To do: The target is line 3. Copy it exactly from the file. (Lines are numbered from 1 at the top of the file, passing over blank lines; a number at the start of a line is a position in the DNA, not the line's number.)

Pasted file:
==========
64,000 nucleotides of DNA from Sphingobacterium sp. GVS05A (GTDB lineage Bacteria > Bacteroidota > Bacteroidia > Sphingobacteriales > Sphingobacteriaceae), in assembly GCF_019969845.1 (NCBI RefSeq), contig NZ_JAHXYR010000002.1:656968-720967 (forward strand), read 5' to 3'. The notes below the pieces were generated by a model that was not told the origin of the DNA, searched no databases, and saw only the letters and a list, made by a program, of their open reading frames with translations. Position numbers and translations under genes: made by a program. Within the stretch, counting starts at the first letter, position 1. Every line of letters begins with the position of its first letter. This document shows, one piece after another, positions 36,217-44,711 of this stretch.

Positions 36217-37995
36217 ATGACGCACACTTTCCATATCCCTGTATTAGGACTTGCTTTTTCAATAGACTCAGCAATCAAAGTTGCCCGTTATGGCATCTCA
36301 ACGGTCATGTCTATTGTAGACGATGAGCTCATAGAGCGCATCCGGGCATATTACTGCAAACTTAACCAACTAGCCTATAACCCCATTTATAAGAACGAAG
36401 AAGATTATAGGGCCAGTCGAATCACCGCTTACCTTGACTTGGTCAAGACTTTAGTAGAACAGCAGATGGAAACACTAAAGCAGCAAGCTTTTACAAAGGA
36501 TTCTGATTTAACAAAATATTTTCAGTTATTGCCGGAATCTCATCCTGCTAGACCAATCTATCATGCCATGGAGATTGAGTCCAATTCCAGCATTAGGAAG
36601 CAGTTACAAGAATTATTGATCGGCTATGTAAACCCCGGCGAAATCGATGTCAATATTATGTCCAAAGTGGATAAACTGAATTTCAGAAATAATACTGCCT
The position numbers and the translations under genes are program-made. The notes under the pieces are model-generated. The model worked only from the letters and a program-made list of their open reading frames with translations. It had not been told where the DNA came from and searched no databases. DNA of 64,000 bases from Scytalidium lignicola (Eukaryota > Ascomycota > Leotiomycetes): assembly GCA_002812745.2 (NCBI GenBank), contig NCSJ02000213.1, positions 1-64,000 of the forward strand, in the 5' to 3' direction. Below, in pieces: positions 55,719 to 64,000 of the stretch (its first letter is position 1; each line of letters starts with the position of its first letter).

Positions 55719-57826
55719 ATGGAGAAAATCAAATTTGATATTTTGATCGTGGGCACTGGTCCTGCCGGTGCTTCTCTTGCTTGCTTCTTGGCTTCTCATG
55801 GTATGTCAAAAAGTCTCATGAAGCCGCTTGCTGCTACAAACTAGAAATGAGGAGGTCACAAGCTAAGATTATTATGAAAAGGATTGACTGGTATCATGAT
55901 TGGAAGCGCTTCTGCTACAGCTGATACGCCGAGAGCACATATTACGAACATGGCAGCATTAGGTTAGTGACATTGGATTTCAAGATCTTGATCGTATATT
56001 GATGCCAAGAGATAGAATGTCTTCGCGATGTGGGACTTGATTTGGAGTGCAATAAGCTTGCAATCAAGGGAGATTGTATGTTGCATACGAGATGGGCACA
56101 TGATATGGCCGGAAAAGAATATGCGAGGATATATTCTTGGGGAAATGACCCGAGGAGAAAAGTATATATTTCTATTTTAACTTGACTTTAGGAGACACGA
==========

36217 ATGACGCACACTTTCCATATCCCTGTATTAGGACTTGCTTTTTCAATAGACTCAGCAATCAAAGTTGCCCGTTATGGCATCTCA